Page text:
Mr Ndiritu is one of just 200 rangers who patrol Tsavo National Park, which covers an area the size of Switzerland. Before the 1989 ban, Tsavo's porous 600km perimeter was akin to the door of an ivory supermarket for poachers. The elephant population in the park plummeted from 45,000 to 6,000 in the previous 20 years; in the same period Kenya lost 110,000 of its 130,000 elephants.

Tsavo is now home to a growing herd of 8,000. Naftali Kio, the park's director, says lifting the ban would be disastrous."The level of poaching here is determined by the market elsewhere," he said. Kenyan poaching appears to have been given fresh impetus by the sales to Japan. Last year the Kenya Wildlife Service recovered 1,900kg of illegal ivory compared with the 3,000kg in the previous eight years.

Start your day with The Independent, sign up for daily news emails
Life and Style
Marie had fake ID, in the name of Johanna Koch, after she evaded capture by the Nazis in wartime Berlin
historyOne woman's secret life as a Jew in wartime Berlin
News
news... and what your reaction to the creatures above says about you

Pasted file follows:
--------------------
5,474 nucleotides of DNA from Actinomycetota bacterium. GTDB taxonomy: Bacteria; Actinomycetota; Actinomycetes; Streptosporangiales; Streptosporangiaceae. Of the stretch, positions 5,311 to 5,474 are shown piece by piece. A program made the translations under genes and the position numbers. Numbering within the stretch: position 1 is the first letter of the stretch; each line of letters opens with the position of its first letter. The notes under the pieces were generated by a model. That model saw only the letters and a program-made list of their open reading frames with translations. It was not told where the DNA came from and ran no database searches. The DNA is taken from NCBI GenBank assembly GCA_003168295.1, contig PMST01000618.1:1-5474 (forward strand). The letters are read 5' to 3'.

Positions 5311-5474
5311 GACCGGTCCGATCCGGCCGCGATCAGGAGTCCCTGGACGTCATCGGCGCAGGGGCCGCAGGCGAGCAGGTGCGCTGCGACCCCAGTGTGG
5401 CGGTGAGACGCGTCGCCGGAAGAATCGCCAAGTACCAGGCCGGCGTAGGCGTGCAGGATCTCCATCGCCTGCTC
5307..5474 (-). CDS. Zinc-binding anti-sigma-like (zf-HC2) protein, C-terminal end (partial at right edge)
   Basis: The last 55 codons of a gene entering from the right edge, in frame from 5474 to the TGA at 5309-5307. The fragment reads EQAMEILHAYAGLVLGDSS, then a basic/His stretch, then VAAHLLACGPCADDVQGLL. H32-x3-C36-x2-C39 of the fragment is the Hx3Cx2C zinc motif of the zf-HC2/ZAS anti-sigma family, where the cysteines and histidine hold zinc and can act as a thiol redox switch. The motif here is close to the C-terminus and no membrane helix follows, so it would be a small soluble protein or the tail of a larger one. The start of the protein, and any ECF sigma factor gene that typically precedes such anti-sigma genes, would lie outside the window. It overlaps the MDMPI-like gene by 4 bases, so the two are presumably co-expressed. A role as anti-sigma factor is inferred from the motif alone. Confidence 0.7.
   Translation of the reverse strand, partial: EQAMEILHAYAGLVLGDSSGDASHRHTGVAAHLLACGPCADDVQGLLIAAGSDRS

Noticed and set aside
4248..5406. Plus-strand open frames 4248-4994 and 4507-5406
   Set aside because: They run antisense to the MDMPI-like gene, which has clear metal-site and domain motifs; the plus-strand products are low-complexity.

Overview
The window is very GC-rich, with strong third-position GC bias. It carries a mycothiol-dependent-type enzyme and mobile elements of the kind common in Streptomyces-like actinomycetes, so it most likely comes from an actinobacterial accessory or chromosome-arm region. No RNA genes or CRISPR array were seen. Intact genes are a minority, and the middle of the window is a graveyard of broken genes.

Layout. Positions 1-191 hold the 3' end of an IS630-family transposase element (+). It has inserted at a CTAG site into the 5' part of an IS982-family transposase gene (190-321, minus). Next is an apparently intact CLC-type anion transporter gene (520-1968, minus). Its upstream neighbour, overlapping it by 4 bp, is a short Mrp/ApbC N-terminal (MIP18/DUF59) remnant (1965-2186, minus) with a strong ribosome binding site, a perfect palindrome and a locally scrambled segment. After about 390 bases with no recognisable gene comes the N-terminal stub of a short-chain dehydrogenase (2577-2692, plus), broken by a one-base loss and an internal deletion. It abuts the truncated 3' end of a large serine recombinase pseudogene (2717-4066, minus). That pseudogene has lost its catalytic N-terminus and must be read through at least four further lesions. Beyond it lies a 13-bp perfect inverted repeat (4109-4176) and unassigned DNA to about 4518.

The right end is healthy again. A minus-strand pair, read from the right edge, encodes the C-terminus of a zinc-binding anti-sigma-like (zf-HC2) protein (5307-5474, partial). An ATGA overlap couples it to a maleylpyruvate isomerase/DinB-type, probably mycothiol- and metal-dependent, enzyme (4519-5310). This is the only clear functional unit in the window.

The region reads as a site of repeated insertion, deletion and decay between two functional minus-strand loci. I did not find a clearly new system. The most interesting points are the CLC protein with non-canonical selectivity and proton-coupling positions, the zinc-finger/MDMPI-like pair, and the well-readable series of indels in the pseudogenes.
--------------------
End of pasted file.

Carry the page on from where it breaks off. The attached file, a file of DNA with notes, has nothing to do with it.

News
Jihadi John
newsMonikers like 'Jihadi John' make the grim sound glamorous
News
newsAnother week, another dress controversy on the internet
Have you tried new the Independent Digital Edition apps?
ebooks
ebooksA special investigation by Andy McSmith
Latest stories from i100
Have you tried new the Independent Digital Edition apps?
Independent Dating
and  

By clicking 'Search' you
are agreeing to our
Terms of Use.

iJobs Job Widget
iJobs General

Recruitment Genius: Telesales & Customer Service Executive - Call Centre Jobs

£7 - £9 per hour: Recruitment Genius: Are you outgoing? Do you want to work in...

Ashdown Group: Finance Manager - Covent Garden, central London - £45k - £55k

£45000 - £55000 per annum + 30 days holiday: Ashdown Group: Finance Manager - ...